On Christopher Guest
Today is the birthday of the great comic actor, Christopher Guest (b. 1948). I talk about him (and his unofficial troupe) a little bit in my new book Chain of Fools. The context is that the idea of shooting an improvised film (with a loose outline as a blueprint) as Guest & Co. do, is remarkably like the working methods of the silent comedy days. (And if you’re a lip reader, most silent comedy movies aren’t all that “silent”, that is, dialogue-free, at all. It may be a heresy, but I’ve always wanted to see what the effect would be to hire actors to supply the voices in silent comedies. I have seen Italian versions of Larry Semon comedies that do just that. And you know what the result is? Just Great!)
Here is a little of Guest in Waiting for Guffman (1996). Homophobic? I would say, nah — although certainly politically incorrect. But we are meant to feel sympathetically toward this flamboyant character, and we do. (Besides, he’s not gay, he’s married to a woman named Bonnie!) Anyway, his next such satirical performance, perhaps to show his range while evening out the scales at the same time, was of a very straight southern hunting-and-fishing type in Best in Show (2000). The sync is off a little in this clip.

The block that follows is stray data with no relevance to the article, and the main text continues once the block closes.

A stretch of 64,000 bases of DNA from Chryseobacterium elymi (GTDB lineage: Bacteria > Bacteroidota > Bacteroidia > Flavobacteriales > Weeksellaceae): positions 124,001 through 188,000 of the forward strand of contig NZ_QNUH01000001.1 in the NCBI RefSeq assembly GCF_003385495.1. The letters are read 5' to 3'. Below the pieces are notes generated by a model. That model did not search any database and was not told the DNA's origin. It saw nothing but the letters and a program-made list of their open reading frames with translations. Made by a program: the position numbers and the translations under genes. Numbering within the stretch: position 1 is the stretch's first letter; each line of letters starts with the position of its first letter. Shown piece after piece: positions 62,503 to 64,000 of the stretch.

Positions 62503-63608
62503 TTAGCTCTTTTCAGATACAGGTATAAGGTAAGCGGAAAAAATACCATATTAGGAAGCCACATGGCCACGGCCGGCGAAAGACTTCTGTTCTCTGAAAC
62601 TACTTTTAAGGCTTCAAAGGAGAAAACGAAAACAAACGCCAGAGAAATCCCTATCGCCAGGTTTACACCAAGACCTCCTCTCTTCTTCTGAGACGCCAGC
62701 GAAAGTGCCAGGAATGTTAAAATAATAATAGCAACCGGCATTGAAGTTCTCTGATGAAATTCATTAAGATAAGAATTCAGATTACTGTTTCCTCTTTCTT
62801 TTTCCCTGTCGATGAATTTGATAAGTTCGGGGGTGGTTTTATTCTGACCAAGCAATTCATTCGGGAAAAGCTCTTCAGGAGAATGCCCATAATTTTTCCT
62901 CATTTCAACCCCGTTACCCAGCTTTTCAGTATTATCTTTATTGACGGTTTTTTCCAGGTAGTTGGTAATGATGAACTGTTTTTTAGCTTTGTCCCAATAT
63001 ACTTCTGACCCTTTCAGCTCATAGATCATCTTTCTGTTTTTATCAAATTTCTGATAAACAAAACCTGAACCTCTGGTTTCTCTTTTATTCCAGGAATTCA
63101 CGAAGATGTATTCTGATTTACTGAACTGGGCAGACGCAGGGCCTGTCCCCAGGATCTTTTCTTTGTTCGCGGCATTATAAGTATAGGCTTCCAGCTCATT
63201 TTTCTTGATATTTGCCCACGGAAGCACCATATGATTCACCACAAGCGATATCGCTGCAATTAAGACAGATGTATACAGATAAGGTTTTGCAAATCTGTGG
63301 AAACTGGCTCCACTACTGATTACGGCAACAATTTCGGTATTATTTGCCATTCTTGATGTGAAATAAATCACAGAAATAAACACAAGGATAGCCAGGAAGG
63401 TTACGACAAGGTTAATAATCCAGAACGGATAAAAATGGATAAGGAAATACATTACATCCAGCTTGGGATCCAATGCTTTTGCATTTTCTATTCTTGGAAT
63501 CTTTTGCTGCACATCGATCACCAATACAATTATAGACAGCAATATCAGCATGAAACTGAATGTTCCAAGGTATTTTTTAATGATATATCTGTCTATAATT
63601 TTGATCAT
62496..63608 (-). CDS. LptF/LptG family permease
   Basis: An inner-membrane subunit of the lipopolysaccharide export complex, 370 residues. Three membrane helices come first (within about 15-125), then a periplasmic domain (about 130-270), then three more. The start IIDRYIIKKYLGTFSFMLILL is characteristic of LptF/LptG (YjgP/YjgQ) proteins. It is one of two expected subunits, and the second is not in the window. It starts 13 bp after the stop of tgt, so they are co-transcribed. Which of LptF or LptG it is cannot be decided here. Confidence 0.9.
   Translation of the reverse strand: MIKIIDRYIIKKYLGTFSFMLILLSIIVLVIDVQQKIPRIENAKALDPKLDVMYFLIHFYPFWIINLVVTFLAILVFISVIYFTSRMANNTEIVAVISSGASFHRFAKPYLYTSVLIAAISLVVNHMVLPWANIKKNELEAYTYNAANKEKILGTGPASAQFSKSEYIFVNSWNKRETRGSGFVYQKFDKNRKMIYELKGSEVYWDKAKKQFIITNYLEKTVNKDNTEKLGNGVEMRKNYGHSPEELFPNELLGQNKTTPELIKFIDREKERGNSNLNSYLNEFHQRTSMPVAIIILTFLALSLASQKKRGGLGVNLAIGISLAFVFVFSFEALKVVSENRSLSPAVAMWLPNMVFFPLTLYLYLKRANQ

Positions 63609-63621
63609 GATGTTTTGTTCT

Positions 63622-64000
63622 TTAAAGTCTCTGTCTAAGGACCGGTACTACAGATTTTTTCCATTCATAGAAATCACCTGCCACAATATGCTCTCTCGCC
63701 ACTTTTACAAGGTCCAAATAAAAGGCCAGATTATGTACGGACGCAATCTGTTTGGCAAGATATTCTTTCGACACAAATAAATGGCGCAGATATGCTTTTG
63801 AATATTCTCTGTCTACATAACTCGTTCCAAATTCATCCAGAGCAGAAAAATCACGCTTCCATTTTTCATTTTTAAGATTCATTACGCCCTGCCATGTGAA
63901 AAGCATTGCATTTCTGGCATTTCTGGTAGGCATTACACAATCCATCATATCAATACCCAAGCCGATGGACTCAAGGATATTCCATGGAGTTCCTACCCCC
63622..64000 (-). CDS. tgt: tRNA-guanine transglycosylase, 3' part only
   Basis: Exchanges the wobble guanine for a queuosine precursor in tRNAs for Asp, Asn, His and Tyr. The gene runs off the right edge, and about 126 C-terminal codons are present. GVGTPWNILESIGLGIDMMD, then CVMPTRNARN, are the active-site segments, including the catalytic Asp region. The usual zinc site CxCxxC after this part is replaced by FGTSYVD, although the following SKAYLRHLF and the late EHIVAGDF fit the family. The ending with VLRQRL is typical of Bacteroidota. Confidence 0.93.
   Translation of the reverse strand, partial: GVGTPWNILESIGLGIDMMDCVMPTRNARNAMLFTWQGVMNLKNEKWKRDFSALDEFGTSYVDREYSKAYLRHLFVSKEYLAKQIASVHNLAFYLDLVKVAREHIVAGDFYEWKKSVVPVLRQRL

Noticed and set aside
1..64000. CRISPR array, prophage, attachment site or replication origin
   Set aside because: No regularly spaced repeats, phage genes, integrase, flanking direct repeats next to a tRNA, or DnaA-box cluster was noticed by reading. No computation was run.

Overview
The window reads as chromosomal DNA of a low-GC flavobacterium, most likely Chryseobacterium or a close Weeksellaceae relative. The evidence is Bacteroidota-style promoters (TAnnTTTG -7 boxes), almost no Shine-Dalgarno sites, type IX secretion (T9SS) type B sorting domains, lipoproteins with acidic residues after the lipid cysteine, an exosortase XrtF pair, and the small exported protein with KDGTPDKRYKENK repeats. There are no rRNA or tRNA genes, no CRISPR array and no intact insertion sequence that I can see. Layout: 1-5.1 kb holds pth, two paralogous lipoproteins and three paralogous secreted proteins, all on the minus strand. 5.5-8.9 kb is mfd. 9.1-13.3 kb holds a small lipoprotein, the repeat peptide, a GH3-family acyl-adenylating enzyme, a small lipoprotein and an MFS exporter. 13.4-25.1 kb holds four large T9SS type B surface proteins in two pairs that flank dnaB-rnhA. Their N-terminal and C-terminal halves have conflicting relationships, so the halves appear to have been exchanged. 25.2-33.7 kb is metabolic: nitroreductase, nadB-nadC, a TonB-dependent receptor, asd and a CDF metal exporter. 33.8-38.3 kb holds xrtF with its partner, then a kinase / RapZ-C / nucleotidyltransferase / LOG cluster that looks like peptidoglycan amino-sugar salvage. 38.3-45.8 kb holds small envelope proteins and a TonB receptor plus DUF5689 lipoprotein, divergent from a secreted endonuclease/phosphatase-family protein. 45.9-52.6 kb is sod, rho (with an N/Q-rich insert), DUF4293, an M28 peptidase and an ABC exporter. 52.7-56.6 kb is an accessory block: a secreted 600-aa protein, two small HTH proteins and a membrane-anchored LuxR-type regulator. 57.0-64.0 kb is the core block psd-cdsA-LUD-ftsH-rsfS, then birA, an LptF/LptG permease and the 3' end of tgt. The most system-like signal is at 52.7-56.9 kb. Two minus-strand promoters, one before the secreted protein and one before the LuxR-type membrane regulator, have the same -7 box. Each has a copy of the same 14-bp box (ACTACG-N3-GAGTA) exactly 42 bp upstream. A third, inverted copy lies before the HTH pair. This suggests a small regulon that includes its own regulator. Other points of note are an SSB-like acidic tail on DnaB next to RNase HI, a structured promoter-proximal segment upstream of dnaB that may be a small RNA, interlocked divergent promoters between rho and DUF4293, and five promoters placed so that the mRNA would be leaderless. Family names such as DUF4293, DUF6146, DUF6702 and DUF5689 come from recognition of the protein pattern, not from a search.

To find out more about the variety arts past and present, consult No Applause, Just Throw Money: The Book That Made Vaudeville Famous, available at Amazon, Barnes and Noble, and wherever nutty books are sold. And don’t miss Chain of Fools: Silent Comedy and Its Legacies from Nickelodeons to Youtube, to be released by Bear Manor Media in 2013.